Do you have a friend who could use your help? Are there some people in your sphere of influence who are not looking for your help, but you long to speak into their lives?
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You may want to read:
- How to Help a Person Get Right With God
- A Few Thoughts about an Unchangeable Situation
- How to Motivate a Person to Change
The first and most important thing to remember for this type of person is to keep on loving them. Your affection for the individual must always be riding in the background of your thoughts, attitudes, words, and actions.
If you don’t have a genuine concern for the person, whatever your words or actions may be, you will stain them by your frustration, impatience, or annoyance. Sometimes because of our concern for the wayward soul, we can “care in the wrong ways” as our love for them turns into frustration and impatience.
It is imperative that you understand what is happening in your heart as you think about the unchanging person. There are at least two things going on, and both of them have something to do with fear.
- You’re afraid of how that person may end up in the future.
- You’re fearful of how they may react to your help.
Even if they won’t let you help them now, you can always pray for them. It will be your “praying without ceasing” that will buoy your love for him (1 Thessalonians 5:17). And out of your humility, the Lord will give you the courage and insight to know what to do (James 4:6).
Prayer Caveat: Because we can be subjective in our prayers for others, it will be wise to let any “action steps” that may come from your prayer time sit in your mental incubator for a while before you act on them. Having a healthy self-suspicion, even about your prayer life, will serve you well.
At times we can lace our prayers with what we want, which ends up damaging the relationship. How many times have you “felt” like something was from the Lord but you acted on it too quickly? After a backward glance at your prayer life, you see how your emotions were stronger than your “assumed illuminations” from the Spirit.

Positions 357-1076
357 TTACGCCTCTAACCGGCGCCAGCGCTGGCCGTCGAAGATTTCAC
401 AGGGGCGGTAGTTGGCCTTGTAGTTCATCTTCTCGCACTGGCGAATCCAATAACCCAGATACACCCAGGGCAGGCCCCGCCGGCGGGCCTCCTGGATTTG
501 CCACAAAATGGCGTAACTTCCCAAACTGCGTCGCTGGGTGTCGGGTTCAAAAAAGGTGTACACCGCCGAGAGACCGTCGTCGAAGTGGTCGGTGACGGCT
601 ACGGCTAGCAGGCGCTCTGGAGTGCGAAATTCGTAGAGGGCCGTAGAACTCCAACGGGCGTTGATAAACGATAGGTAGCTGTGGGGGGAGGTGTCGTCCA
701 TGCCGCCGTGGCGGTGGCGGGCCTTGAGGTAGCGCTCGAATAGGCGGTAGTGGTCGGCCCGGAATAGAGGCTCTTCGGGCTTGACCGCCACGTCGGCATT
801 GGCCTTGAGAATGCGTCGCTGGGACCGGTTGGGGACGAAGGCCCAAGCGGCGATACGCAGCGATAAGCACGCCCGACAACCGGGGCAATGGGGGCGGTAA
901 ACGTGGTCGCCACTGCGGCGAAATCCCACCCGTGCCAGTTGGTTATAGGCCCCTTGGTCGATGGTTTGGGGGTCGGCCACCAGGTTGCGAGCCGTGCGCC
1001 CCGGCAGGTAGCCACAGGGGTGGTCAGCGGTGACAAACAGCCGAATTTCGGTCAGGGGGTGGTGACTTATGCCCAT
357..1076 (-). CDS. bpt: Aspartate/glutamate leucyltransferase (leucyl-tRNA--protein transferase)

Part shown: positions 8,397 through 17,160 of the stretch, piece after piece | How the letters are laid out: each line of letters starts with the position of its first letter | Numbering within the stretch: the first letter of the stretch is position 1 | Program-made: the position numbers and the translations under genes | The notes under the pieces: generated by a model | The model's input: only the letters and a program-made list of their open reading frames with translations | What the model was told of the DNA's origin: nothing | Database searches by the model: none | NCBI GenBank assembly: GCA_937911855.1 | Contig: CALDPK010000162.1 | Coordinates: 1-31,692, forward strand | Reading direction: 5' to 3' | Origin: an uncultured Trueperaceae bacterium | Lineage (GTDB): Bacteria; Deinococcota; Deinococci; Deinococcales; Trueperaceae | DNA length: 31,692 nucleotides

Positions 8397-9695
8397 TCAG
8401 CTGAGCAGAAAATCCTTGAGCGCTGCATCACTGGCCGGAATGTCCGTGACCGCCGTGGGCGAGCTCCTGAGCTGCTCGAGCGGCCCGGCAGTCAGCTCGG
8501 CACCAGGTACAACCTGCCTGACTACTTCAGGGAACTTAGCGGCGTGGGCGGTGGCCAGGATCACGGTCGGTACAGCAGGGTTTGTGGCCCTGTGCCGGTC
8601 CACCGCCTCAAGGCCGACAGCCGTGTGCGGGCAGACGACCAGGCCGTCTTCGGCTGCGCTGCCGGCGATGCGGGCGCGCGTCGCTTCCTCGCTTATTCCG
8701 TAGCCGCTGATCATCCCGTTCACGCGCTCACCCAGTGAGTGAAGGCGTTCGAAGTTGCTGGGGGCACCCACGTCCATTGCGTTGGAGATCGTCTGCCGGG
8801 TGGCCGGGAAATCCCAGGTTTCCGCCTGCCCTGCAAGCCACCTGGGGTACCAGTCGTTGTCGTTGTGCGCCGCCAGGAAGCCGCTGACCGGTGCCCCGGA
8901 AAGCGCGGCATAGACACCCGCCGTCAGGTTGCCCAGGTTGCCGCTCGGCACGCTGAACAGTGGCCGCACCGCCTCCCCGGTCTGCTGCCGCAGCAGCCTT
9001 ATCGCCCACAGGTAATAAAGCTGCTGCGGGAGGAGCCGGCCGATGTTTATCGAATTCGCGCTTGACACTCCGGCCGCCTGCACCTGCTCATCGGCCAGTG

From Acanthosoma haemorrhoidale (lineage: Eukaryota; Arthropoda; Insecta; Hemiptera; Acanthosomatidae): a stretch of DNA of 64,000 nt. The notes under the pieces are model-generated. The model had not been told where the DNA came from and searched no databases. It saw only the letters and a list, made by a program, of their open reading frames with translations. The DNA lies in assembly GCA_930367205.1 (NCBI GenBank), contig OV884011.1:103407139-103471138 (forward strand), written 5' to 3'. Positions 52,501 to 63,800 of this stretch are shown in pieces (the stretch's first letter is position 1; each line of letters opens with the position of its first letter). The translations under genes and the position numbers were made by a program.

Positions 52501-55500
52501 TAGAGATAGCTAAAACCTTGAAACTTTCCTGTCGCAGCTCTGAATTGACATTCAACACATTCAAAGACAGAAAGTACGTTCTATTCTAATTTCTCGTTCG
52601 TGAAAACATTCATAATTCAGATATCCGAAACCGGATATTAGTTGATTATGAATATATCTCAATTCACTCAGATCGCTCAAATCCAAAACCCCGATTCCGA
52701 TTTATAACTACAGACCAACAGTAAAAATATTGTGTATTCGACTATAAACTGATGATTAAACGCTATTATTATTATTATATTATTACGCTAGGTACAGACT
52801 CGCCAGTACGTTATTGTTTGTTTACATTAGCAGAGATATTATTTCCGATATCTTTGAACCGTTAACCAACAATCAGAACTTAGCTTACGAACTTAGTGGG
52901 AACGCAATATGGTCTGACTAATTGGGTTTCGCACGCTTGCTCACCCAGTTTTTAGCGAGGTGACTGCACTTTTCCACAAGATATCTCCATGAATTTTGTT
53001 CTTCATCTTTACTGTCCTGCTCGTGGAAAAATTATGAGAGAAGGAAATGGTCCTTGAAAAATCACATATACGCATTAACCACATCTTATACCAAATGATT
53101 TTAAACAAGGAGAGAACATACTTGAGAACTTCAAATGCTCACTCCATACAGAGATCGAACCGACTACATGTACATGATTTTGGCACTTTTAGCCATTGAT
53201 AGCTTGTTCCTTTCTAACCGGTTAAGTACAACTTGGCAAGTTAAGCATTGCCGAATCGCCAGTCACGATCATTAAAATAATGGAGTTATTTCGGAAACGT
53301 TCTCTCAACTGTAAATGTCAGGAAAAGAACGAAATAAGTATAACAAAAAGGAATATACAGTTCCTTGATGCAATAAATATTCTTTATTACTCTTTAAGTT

This kind of impulsiveness is the “ready, fire, aim method” for responding to annoying people. It’s a knee-jerk reaction. Five minutes on Facebook is all you need to see this acted out in the “public square.” Prayer works, but prayer incubation is wise, humble, and sanctifying.
Watching People Struggle
Watching someone self-destruct is not unique to you. We all have “that person” in our lives, which is why loving them well is critical. He needs a friend asking the Lord for opportunities to be Jesus to him. (1 Thessalonians 5:14; Hebrews 10:24-25).
Rarely will you have these redemptive moments according to your timetable. It takes discernment to know when to withhold and when to insert yourself into a person’s life.
Do You Struggle When Helping Certain People
What Can You Do?
- Pray for the person (1 Thessalonians 5:16-18).
- Discern if you’re mapping your preferences over that person: You want them to do what you want to do. Perhaps they are right, and you are wrong (1 Corinthians 8:13).
- Always try to ask questions instead of making statements about what you’re observing. Be comfortable with your inability to be omniscient (Proverbs 12:15).
- Ask God to show you the “unique moments” where you can love them practically (John 16:13).
- Guard your heart by knowing the difference between over-caring and under caring. Find the sweet spot (Proverbs 4:23).
- Make sure your “critical observations” are nowhere near the number of times you express your affection for them (Ephesians 4:29).
- Determine if what you are observing is about their salvation or their sanctification (John 3:7). Their salvation is the most critical while the other things deal with the problems in the here and now (Romans 4:14).
- Don’t bug them about how they need to change (Romans 2:4).
- Encourage them, but not so much that it comes across as you’re “working” them. It must be pneumatic (Spirit-led) and from your heart (Romans 12:18).
- Talk privately to your closest friend about these things. Having a human helper to come alongside you to govern your thoughts is one of the beauties, privileges, and satisfying safety nets for the Christian (Proverbs 17:17).